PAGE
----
Archive for February, 2012

Scones

February 21, 2012

Fatigued by late winter, I’ll think of Ireland. There, traditional spring arrives on St. Bridget’s Day, the first of February, when daffodils line country lanes, primroses pop up in rock walls and white bells of wild garlic swing alongside village paths where the meadows are always green.

Though Ireland is more than ten degrees (latitude) north of Chicago, the Gulf Stream warms the land. South of Dublin there’s scarcely ever snow or ice; winter vegetables such as leeks, broccoli and kale stand ready in kitchen gardens even in the coolest season. Farther north of the equator means less sun in the day, but as March approaches a good stretch of light sails into early evening, and birds break into dawn chorus with morning coffee. Once you arrive on the island, you’ll be assured of a good pot of tea and a plate of perfect scones.

Americans aren’t content with the best scones, the simple, light “floury” ones with just a hint of sugar and maybe a few currants or raisins. No, we have to gussy them up with too much butter,  dried cranberries, chocolate chips, extra flavorings and grains until they’re often leaden lumps of baked dough distant from their ancestral roots.

When winter’s still on the sill and afternoon tea beckons, consider a tray of scones. These quick breads take about five minutes to stir together, twelve minutes to bake, fill the room with great home-cooked aromas, and charm the blarney out of all ages. With soft butter and a blob of bright homemade jam, Irish scones are the ticket for a daydream.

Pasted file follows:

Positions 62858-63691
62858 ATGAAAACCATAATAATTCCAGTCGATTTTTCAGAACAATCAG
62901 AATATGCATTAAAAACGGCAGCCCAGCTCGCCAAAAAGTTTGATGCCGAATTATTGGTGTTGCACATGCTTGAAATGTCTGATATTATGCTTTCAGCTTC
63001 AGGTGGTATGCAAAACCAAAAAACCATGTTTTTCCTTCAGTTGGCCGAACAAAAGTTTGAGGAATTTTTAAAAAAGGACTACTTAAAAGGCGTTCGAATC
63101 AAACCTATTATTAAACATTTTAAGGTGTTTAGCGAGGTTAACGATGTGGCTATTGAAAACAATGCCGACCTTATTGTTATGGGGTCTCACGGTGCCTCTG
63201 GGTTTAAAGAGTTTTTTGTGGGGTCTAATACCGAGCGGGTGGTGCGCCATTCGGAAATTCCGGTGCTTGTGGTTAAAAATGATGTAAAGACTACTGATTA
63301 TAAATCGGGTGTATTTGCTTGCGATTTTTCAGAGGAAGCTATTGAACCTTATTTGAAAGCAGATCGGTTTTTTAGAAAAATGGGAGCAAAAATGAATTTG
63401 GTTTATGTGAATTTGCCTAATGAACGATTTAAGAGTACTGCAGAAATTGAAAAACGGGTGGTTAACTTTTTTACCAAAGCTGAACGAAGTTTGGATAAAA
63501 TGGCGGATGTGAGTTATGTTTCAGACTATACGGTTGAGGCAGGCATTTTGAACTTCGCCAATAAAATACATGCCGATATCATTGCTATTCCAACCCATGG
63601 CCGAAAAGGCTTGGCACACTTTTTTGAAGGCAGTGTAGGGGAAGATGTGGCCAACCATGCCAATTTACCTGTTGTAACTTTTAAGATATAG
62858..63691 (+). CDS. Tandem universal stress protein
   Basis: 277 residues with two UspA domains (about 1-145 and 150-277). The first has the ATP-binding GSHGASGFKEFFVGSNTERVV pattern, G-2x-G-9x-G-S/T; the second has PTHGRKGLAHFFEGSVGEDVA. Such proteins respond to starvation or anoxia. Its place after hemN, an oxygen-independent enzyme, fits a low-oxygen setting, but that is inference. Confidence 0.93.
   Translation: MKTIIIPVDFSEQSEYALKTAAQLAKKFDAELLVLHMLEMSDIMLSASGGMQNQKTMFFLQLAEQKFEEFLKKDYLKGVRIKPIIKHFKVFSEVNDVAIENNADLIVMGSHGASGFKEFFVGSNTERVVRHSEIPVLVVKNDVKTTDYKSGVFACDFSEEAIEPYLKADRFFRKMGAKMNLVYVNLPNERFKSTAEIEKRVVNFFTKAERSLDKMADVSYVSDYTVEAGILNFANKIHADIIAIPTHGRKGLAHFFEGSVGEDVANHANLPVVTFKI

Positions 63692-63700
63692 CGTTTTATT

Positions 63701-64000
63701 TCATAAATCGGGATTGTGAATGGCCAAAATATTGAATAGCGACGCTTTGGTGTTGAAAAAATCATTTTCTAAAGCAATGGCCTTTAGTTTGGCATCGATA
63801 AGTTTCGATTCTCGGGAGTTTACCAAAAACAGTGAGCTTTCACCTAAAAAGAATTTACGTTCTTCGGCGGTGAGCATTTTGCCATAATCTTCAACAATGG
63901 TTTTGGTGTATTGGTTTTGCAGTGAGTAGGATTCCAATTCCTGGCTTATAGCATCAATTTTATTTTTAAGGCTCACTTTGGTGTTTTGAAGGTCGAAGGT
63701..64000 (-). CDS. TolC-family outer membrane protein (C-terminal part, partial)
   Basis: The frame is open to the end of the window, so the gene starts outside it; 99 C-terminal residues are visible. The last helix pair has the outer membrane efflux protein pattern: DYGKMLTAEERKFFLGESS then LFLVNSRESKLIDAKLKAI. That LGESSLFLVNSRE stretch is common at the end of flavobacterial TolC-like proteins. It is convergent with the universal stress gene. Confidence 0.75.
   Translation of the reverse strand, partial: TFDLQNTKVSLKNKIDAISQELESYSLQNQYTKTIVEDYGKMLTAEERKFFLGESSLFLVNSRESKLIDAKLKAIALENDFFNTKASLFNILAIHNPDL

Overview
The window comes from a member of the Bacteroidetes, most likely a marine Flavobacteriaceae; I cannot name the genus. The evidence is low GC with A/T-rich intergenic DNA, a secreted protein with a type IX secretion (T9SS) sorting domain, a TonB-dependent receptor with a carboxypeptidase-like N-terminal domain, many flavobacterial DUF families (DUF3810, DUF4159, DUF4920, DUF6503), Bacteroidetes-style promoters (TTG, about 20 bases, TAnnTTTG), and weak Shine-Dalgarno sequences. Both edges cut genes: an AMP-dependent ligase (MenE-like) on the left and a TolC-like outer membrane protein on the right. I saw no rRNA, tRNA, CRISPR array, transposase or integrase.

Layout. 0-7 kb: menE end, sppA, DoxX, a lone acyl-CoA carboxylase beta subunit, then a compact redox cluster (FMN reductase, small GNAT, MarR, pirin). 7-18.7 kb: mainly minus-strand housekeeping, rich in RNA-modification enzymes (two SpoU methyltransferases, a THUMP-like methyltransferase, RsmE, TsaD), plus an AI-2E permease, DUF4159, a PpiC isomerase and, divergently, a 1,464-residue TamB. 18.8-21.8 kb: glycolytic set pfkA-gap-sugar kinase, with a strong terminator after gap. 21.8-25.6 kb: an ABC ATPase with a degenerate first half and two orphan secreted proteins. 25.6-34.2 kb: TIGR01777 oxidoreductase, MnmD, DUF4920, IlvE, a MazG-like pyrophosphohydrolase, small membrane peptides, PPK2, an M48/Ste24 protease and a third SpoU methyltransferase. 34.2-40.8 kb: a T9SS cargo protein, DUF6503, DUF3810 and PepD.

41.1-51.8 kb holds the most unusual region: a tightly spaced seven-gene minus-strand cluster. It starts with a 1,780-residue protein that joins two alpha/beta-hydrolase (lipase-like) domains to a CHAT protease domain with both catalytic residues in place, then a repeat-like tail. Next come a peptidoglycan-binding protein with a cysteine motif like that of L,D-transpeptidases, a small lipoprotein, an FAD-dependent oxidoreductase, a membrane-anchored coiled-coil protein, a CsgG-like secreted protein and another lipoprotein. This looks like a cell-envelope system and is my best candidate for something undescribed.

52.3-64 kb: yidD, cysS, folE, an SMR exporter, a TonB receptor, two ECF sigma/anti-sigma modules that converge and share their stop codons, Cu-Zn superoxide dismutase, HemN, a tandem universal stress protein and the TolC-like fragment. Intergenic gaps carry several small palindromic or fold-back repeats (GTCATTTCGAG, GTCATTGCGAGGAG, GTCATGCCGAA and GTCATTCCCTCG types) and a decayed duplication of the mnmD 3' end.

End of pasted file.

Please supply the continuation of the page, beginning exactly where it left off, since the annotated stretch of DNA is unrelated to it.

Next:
Scones

Try this small recipe to learn the technique, then double the amounts for a larger batch and store some in the freezer.

8 oz. all purpose flour (1 3/4 cups)

1 tablespoon sugar

1/2 teaspoon salt

2 teaspoons baking powder

1 1/2 oz. butter (3 tablespoons)

1 egg

3 1/2 oz. milk (1/2 cup minus 1 tablespoon)

1 oz. currants, raisins (1/4 cup) (optional)

granulated sugar on a saucer

Preheat oven to 450°F. Have ready a baking sheet lightly sprinkled with flour, lined with parchment or silpat mat.

Beat egg in liquid measuring cup; remove 1 tablespoon and save in small cup for egg wash. Add milk to the remaining egg (the total should measure 2/3 cup); whisk together.

Sift together flour, 1 tablespoon sugar, salt and baking powder. Cut butter into slices and rub into flour with your fingertips.

Make a well in center of dry ingredients. Add milk mixture and begin to mix with your hand or rubber spatula, sprinkling in raisins or currants. Once dry mixture is thoroughly moistened, scrape scone dough out onto lightly floured surface. Knead lightly to bring the dough together, scrape dough from your hands and pat or roll to circle 3/4 inch thick. Cut into 7-8 2 1/2 inch scones, re-rolling scraps. Place scones on baking sheet, brush tops with reserved egg wash, and dip each top in sugar.

Bake in preheated oven 12-14 minutes or until lightly brown. (Finished scones should be 1 ½ inches high.) Serve warm or at room temperature with butter or whipped cream and jam.

Note:  If your baking powder is not fresh, make your own by combining baking soda and cream of tartar. Mix 1/2 teaspoon cream of tartar with 1/4 teaspoon baking soda to equal leavening of 1 teaspoon baking powder. For this recipe use 1 teaspoon cream of tartar + 1/2 teaspoon soda.